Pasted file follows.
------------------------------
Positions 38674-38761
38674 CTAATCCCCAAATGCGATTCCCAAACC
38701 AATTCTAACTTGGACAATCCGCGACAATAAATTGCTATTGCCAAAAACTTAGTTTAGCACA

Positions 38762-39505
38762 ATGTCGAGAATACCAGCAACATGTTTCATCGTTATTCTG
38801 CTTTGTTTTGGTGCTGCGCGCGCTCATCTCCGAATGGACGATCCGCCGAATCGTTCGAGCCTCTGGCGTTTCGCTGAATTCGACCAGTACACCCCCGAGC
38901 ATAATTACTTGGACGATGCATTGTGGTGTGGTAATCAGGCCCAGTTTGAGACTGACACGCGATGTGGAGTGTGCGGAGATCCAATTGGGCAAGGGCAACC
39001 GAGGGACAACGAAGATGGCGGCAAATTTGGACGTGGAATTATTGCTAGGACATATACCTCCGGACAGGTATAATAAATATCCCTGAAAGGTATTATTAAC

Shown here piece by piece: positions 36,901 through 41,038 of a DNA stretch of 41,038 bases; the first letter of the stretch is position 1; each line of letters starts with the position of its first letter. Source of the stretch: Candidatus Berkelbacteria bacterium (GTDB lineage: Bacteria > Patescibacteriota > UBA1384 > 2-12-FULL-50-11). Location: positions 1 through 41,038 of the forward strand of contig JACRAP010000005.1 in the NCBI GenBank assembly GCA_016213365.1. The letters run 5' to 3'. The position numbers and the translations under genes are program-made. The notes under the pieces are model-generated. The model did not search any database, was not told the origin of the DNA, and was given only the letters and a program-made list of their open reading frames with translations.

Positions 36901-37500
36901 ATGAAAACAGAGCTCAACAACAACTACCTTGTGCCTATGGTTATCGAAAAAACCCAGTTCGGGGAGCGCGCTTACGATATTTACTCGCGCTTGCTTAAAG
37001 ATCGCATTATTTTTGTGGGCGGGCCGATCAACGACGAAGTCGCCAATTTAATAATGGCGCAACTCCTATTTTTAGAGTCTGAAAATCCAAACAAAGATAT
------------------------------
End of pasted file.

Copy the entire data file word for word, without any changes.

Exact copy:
Positions 38674-38761
38674 CTAATCCCCAAATGCGATTCCCAAACC
38701 AATTCTAACTTGGACAATCCGCGACAATAAATTGCTATTGCCAAAAACTTAGTTTAGCACA

Positions 38762-39505
38762 ATGTCGAGAATACCAGCAACATGTTTCATCGTTATTCTG
38801 CTTTGTTTTGGTGCTGCGCGCGCTCATCTCCGAATGGACGATCCGCCGAATCGTTCGAGCCTCTGGCGTTTCGCTGAATTCGACCAGTACACCCCCGAGC
38901 ATAATTACTTGGACGATGCATTGTGGTGTGGTAATCAGGCCCAGTTTGAGACTGACACGCGATGTGGAGTGTGCGGAGATCCAATTGGGCAAGGGCAACC
39001 GAGGGACAACGAAGATGGCGGCAAATTTGGACGTGGAATTATTGCTAGGACATATACCTCCGGACAGGTATAATAAATATCCCTGAAAGGTATTATTAAC

Shown here piece by piece: positions 36,901 through 41,038 of a DNA stretch of 41,038 bases; the first letter of the stretch is position 1; each line of letters starts with the position of its first letter. Source of the stretch: Candidatus Berkelbacteria bacterium (GTDB lineage: Bacteria > Patescibacteriota > UBA1384 > 2-12-FULL-50-11). Location: positions 1 through 41,038 of the forward strand of contig JACRAP010000005.1 in the NCBI GenBank assembly GCA_016213365.1. The letters run 5' to 3'. The position numbers and the translations under genes are program-made. The notes under the pieces are model-generated. The model did not search any database, was not told the origin of the DNA, and was given only the letters and a program-made list of their open reading frames with translations.

Positions 36901-37500
36901 ATGAAAACAGAGCTCAACAACAACTACCTTGTGCCTATGGTTATCGAAAAAACCCAGTTCGGGGAGCGCGCTTACGATATTTACTCGCGCTTGCTTAAAG
37001 ATCGCATTATTTTTGTGGGCGGGCCGATCAACGACGAAGTCGCCAATTTAATAATGGCGCAACTCCTATTTTTAGAGTCTGAAAATCCAAACAAAGATAT